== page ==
Not only is President Noynoy Aquino being talked about because of his ex-girlfriend's upcoming wedding, he is also the talk-of-the-town for allegedly smoking during his 14-hour return flight from San Francisco to Manila on Philippine Airlines flight PR 104.
Jojo A. Robles
Manila Standard Today
One of the good things about being President is that you get to bend the rules in your favor, Noynoy Aquino is finding out. Take that very strictly imposed ban on smoking in a commercial airliner, for example.
We’ve been told that during his recent 14-hour return flight on Philippine Airlines flight PR 104 from San Francisco to Manila, Aquino was allowed to smoke in violation of international and local aviation regulations. The feat was pulled off on the PAL 747-400 jumbo jet by simply preventing anyone to go up the upper, first-class deck of the plane (where Aquino was) through the stairs while the President smoked.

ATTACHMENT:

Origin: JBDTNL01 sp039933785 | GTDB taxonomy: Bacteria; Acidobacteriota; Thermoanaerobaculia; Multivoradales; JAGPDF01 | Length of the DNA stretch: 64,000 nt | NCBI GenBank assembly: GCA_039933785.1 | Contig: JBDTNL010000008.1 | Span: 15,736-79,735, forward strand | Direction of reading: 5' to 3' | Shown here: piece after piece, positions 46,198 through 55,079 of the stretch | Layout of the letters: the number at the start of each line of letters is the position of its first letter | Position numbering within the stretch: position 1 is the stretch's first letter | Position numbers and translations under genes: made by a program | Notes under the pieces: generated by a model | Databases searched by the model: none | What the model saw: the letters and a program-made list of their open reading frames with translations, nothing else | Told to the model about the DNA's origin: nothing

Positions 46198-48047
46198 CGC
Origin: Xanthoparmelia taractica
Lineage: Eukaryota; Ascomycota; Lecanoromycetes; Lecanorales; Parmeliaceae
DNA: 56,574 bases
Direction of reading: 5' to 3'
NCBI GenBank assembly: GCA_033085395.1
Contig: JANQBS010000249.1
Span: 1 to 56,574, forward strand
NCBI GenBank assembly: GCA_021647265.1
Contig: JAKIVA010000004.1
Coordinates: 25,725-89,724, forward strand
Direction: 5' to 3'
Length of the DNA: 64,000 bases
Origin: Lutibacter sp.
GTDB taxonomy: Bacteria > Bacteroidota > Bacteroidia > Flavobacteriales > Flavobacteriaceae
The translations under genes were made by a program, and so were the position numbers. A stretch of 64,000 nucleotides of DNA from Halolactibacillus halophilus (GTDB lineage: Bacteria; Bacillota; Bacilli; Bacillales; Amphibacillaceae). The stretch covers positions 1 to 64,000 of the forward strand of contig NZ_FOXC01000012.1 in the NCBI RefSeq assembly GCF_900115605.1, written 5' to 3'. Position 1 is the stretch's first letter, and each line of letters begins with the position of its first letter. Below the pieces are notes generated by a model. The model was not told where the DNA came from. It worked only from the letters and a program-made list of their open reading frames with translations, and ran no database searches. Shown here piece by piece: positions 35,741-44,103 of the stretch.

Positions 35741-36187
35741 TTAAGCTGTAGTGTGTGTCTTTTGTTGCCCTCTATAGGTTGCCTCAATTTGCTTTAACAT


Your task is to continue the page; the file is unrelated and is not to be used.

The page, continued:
However, because the passenger areas of the plane do not really have exhaust vents to remove the scent of tobacco smoke, the smell could not be kept from the other people below. That’s how the other passengers got a whiff (pun intended) of what was going on—including the smokers on board who were displaying the symptoms of full-blown nicotine withdrawal syndrome but who were, unfortunately, not President.
Those who were on the flight could have sworn that Aquino wasn’t the only one smoking. They surmised that the people with Aquino lit up, as well, just to ensure that their boss wouldn’t be breaking civil aviation regulations all by himself.
Health, safety (depending on the stage of the airplane’s trip) and anti-terrorist considerations prohibit smoking in commercial aircraft, of course. But when you’re the chain-smoking President flying the nation’s flag carrier on a long trans-Pacific flight, the skies can be unbelievably friendly.